In 1956, the Rev. Richard A. Curtis arrived, and the congregation began work on a parish hall in 1957, called Norris Hall after Ernest Norris, who donated the funds. Curtis was a native Hoosier, born in Marion, Indiana, and had studied privately for the priesthood under Bishop Mallett. The Rev. Leslie Howell arrived as rector in 1961 and stayed ten years until having to resign for poor health. In 1972, under the leadership of the Rev. Michael Lynch, a Sunday school wing was added, and three years later, the church installed a free-standing altar. In 1978, the Rev. Arnold Hoffman was ordained and made rector, remaining until 1981.
A popular rector was the Rev. Donald Raih, who arrived in 1983. He began an interfaith dialog with members of Grace Lutheran Church the same year. An innovative pastor, he initiated a Faith Alive program in 1985, but in 1986, with parish funds dwindling, Raih began a joint venture of ministry with St. Stephen's Episcopal Church in Elwood, serving as rector of both parishes concurrently. Elwood was located in the Diocese of Indianapolis, and he was the only priest in the state whose ministry spanned two dioceses.
With dwindling membership in the twenty-first century, St. Paul's closed its doors for good in 2019.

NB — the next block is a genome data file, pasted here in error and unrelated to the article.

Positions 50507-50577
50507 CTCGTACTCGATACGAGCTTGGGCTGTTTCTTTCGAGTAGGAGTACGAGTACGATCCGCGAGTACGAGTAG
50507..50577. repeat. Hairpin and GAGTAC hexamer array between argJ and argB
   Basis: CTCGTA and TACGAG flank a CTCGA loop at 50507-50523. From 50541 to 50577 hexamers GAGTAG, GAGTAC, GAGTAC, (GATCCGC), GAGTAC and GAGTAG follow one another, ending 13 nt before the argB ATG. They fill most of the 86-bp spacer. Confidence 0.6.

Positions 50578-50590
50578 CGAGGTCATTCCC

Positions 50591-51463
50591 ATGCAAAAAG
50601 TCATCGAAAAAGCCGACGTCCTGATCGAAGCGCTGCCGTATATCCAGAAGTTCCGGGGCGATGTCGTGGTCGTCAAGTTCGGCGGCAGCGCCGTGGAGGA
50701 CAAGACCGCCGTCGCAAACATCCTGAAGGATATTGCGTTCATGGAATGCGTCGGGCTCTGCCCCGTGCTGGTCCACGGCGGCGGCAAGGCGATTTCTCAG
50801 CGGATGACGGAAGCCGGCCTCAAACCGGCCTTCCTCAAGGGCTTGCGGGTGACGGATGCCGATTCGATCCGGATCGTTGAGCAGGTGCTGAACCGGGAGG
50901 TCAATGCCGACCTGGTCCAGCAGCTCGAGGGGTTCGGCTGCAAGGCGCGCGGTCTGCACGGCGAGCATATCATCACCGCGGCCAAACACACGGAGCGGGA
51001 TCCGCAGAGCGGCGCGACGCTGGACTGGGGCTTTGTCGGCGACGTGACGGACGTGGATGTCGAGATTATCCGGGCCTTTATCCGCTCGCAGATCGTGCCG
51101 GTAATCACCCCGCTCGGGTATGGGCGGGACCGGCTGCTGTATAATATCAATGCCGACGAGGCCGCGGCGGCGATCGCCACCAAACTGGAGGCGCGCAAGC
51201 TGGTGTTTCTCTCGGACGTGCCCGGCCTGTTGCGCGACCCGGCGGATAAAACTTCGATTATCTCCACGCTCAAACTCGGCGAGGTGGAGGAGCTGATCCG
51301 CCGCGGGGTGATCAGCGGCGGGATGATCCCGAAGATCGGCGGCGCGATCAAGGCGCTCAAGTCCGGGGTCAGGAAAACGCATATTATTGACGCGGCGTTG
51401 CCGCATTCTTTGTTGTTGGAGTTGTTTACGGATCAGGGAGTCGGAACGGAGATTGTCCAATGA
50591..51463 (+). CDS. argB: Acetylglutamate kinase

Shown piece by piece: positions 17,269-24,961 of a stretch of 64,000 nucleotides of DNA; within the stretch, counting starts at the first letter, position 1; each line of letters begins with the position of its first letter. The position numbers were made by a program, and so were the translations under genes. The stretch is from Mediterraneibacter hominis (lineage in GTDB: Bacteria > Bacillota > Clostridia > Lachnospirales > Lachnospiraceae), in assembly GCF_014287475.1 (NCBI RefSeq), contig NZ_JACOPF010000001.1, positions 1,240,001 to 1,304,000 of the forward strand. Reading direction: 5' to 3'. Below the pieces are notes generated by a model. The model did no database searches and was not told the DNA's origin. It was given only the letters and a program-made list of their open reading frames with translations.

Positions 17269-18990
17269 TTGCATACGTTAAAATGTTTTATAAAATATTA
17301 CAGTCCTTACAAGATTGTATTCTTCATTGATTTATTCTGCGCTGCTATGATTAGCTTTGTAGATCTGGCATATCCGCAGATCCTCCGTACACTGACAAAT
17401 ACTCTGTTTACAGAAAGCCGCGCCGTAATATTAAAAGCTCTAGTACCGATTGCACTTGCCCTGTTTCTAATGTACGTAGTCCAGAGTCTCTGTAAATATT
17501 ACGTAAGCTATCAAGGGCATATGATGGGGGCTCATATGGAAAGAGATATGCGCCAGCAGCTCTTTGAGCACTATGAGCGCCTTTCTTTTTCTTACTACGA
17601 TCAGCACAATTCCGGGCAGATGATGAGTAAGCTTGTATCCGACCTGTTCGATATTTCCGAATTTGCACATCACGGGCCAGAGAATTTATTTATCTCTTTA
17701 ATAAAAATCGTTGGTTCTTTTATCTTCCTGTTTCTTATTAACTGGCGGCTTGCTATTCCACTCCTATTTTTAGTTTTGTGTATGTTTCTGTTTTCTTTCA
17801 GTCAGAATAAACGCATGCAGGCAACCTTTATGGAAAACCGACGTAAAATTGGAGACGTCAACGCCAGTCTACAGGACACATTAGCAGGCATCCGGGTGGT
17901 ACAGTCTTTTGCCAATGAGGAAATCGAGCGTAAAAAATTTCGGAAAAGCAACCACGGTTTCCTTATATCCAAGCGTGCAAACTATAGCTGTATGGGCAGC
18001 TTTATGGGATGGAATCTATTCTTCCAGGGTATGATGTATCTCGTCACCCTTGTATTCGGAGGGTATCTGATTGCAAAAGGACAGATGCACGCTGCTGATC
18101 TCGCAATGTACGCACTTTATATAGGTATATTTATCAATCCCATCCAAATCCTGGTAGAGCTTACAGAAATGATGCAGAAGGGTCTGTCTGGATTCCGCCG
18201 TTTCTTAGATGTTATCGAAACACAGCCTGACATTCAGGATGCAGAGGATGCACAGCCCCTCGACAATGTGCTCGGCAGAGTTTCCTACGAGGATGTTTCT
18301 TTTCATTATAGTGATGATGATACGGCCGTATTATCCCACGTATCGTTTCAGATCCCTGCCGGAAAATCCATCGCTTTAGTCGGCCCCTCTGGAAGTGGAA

Daniel J. Davies, 1895-1897
Thomas George McGonigle, 1897-1898
Stephen Warren Wilson, 1899-1901
Henry Stephen Streeter, 1901-1902
Duncan Convers, 1902
Ernest Douglas Martin, deacon, 1904-1906
George Paull Torrence, 1911
Howard Russell White, 1910-1912
Forrest Bowley Breckinridge Johnston, 1912-1931
Henry Lewis Ewan, 1931-1939
Sydney Hugh Croft, 1939-1942
Samuel Hanna Norman Elliott, 1942-1943
William C. R. Sheridan, 1944-1947
Gerald H. Lewis, 1947-1956
Richard Arthur Curtis, 1956-1960
Leslie C. Howell, 1961-1971
Michael A. Lynch 1971-1977
Arnold Roy Hoffman, 1978-1982
Donald Raih, 1982-1992
Frank H. King, 1993-1997
Judith Culpepper, 2002-2007
Margaret Harker, 2007-2010
Rebecca Ferrell Nickel, 2012
Norman L. Morford, 2013-2015
Rev. Forrest Bowley Breckinridge Johnston
The Rev. Forrest B. B. Johnston was bornin Belvidere, Illinois, the son of Oscar and Alwilda Veria (Drummond) Johnston. The father was a mill owner and a native of Sweden. Forrest fgraduated from Belvidere High Schol and Nashotah House seminary. He spent a year in Hartland, Wisconsin, and four years in Philadelphia before coming to Marion, Indiana, in 1913, as rector of Gethsemane. He remained there 18 years, dying of cancer on 31 March 1931. He also served as vicar of nearby St. Paul's Church in Gas City. His body was returned to Illinois for burial in Belvidere Cemetery.